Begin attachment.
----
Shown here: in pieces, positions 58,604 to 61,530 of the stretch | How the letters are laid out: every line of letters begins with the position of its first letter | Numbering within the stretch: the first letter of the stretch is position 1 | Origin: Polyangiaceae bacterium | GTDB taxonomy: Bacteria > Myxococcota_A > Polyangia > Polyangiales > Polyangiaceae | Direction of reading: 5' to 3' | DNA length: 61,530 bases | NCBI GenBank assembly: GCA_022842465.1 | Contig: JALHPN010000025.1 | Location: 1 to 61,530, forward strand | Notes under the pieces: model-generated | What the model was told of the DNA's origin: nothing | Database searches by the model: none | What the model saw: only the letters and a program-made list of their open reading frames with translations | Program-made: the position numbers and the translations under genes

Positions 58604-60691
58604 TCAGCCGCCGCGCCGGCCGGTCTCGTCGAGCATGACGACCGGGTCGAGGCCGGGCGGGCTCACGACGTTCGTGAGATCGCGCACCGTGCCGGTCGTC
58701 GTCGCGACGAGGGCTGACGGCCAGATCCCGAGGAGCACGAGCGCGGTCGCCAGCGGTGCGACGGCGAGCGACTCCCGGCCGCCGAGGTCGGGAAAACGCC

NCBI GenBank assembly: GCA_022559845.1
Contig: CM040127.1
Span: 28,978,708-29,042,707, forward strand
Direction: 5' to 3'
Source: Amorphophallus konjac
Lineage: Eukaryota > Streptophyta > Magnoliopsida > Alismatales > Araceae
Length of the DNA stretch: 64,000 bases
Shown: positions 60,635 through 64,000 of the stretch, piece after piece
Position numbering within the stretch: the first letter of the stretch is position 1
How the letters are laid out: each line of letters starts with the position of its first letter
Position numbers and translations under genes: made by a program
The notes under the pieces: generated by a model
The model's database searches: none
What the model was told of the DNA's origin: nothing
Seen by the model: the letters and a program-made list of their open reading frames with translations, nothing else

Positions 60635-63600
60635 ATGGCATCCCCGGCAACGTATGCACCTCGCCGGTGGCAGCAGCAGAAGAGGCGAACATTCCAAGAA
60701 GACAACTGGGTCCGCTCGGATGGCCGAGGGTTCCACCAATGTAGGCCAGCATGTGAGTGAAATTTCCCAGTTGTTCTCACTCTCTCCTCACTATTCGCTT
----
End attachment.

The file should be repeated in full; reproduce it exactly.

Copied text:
Shown here: in pieces, positions 58,604 to 61,530 of the stretch | How the letters are laid out: every line of letters begins with the position of its first letter | Numbering within the stretch: the first letter of the stretch is position 1 | Origin: Polyangiaceae bacterium | GTDB taxonomy: Bacteria > Myxococcota_A > Polyangia > Polyangiales > Polyangiaceae | Direction of reading: 5' to 3' | DNA length: 61,530 bases | NCBI GenBank assembly: GCA_022842465.1 | Contig: JALHPN010000025.1 | Location: 1 to 61,530, forward strand | Notes under the pieces: model-generated | What the model was told of the DNA's origin: nothing | Database searches by the model: none | What the model saw: only the letters and a program-made list of their open reading frames with translations | Program-made: the position numbers and the translations under genes

Positions 58604-60691
58604 TCAGCCGCCGCGCCGGCCGGTCTCGTCGAGCATGACGACCGGGTCGAGGCCGGGCGGGCTCACGACGTTCGTGAGATCGCGCACCGTGCCGGTCGTC
58701 GTCGCGACGAGGGCTGACGGCCAGATCCCGAGGAGCACGAGCGCGGTCGCCAGCGGTGCGACGGCGAGCGACTCCCGGCCGCCGAGGTCGGGAAAACGCC

NCBI GenBank assembly: GCA_022559845.1
Contig: CM040127.1
Span: 28,978,708-29,042,707, forward strand
Direction: 5' to 3'
Source: Amorphophallus konjac
Lineage: Eukaryota > Streptophyta > Magnoliopsida > Alismatales > Araceae
Length of the DNA stretch: 64,000 bases
Shown: positions 60,635 through 64,000 of the stretch, piece after piece
Position numbering within the stretch: the first letter of the stretch is position 1
How the letters are laid out: each line of letters starts with the position of its first letter
Position numbers and translations under genes: made by a program
The notes under the pieces: generated by a model
The model's database searches: none
What the model was told of the DNA's origin: nothing
Seen by the model: the letters and a program-made list of their open reading frames with translations, nothing else

Positions 60635-63600
60635 ATGGCATCCCCGGCAACGTATGCACCTCGCCGGTGGCAGCAGCAGAAGAGGCGAACATTCCAAGAA
60701 GACAACTGGGTCCGCTCGGATGGCCGAGGGTTCCACCAATGTAGGCCAGCATGTGAGTGAAATTTCCCAGTTGTTCTCACTCTCTCCTCACTATTCGCTT